About 150 people came to a meeting of the Buckingham County Planning Commission Monday to protest Dominion’s plan for a compressor station that would push natural gas through the Atlantic Coast Pipeline. Sandy Hausman reports on why area residents are worried and what the company had to say.
More than fifty people signed up to speak against the compressor station. Among them, Barbara Gottlieb, a researchers at Physicians for Social Responsibility.
“Compressor stations leak. Pipelines also leak," she said. "There’s also something called blowdowns, when the material that’s in the pipeline or in the compressor station gets vented out to the atmosphere, and sometimes this is done on purpose as part of routine maintenance.”
After the hearing, Dominion spokesman Aaron Ruby assured us that pollution would not be a problem.
“We are going to have to receive air quality permits from the Virginia Department of Environmental Quality," he explained. "We’re going to have to demonstrate that our emissions will fall below the regulatory limits for air emissions, and those limits are designed to protect human health and the environment.”
Gottlieb worried about the risk of explosions and fires:
“Where we have seen compressor stations have these accidents with fires, they’ll burn out of control for hours, the siding on houses a quarter of a miles away melting," she says. "If there is a fire, if there’s an explosion, are our first responders prepared? Do our hospitals have the capacity? What if there has to be an evacuation as there has been around a compressor station in Texas?”
But, again, Ruby was ready with answers.
“If you compare the statistics of transporting natural gas through underground pipelines versus transporting say propane on our highways or oil on our railroads, it’s not even close. Natural gas pipelines are by far the safest form of energy transportation in our country, and as technology improves, the safety only continues to improve.”
Between 2000 and 2009, Virginia had 38 significant pipeline accidents in which people were seriously injured or in two cases killed, with about $51 million in property damage. To avoid such incidents, Dominion says it uses high tech sensors and x-ray technology to monitor its pipelines 24/7. Spokesman Aaron Ruby argues problems are rare when you consider Virginia has 2,200 miles of pipeline.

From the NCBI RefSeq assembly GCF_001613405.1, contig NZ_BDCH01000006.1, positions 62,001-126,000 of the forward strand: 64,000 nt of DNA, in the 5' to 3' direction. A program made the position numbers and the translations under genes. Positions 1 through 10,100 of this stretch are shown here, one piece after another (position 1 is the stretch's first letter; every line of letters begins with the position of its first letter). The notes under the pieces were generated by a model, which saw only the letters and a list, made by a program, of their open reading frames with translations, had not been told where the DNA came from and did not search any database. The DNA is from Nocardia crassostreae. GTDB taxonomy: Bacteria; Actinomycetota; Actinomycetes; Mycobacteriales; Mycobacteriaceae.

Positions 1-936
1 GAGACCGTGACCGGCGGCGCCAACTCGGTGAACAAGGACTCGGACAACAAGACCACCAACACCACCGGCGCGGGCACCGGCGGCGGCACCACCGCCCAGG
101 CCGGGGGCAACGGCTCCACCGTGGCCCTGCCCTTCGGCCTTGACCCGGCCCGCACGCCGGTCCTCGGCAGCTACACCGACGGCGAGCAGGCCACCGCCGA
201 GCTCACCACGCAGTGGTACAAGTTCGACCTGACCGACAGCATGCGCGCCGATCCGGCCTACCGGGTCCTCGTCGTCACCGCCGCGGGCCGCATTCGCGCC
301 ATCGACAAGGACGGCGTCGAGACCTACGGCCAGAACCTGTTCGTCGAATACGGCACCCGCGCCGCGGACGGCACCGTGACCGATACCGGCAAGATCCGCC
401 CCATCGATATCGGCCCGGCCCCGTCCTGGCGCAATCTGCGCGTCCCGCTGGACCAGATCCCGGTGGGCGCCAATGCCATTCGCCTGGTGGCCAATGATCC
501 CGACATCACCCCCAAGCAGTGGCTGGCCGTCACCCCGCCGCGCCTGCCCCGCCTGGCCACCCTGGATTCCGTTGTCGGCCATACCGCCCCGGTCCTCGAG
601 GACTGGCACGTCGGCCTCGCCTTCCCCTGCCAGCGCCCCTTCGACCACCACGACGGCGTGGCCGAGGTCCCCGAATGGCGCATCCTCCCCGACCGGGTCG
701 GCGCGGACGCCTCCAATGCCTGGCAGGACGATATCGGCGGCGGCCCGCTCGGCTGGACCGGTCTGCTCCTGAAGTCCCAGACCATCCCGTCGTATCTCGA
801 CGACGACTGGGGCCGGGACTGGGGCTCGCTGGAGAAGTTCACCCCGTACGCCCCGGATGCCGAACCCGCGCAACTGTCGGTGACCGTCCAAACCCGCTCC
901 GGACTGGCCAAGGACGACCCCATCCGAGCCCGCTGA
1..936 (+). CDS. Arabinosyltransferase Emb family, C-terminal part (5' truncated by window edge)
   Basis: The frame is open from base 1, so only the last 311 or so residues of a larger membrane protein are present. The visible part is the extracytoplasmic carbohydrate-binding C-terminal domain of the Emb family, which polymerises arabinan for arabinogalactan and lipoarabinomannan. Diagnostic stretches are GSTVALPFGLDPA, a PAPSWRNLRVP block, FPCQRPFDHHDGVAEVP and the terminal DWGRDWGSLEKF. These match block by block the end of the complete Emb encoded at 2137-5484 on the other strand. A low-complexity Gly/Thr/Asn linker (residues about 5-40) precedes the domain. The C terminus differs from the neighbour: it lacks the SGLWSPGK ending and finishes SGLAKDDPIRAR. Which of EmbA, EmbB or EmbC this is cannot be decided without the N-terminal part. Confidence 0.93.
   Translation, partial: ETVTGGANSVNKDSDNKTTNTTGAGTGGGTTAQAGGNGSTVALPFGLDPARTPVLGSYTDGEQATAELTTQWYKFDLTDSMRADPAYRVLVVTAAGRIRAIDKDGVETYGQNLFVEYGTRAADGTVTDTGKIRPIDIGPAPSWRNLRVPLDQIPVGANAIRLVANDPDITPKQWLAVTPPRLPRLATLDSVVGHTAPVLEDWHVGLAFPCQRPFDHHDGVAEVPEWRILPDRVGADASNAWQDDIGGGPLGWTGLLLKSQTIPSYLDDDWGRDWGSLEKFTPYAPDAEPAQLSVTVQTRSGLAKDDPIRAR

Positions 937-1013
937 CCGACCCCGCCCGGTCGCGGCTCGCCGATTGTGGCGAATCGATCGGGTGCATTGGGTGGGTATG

“There are actually four large diameter natural gas pipelines that have operated safely through Buckingham County for many decades. We employ multiple overlapping layers of protection to ensure public safety. It starts with the design of the project. We use half an inch to almost one inch steel pipe, and then we coat that in a heavy layer of epoxy coating, and both of those designs provide an inherent layer of defense against corrosion, and because they’re underground and because they have such a minimal impact on the environment and the surrounding community, they go virtually unnoticed.”
But residents of a small, historic African-American neighborhood nearby and members of a spiritual community called Yogaville fear they will notice the noise made by four large turbines used to push gas through the pipeline. Chad Oba, with Friends of Buckingham, says this project could damage quality of life.
“Just really changing an agricultural zone that was a quiet, peaceful rural area to a heavy industrial place to live.”
Dominion says it will spend big bucks on sound insulation and noise canceling technology to assure the neighbors are not disturbed.
“We have to meet very stringent federal requirements for the noise levels that could be perceptible from the nearest homes or businesses or schools that are in the area. We have to be below 55 decibels, which is essential the ambient noise level in any outdoor area.”
Kirk Bowers, with Virginia’s Sierra Club, argued the pipeline and compressor are not needed to transport natural gas from the fracking fields of West Virginia to Virginia and North Carolina.
“Pipelines are being overbuilt out of the Marcellus shale fields, and overbuilding puts rate payers at risk of paying for excess capacity, and landowners at risk of sacrificing property to unnecessary projects.”
Dominion’s Aaron Ruby disagreed, claiming the Atlantic Coast pipeline would help to insure reliable, low-cost electricity for the Commonwealth.
And, finally, opponents complained that Dominion would reap big profits from the pipeline while communities would get only risk and disruption. Ruby said Buckingham County could expect about $9 million in property taxes during the pipeline’s first eight years of operation.
Because of the large turnout, Buckingham County’s planning commission decided to extend its public hearing – inviting further comment on October 17th.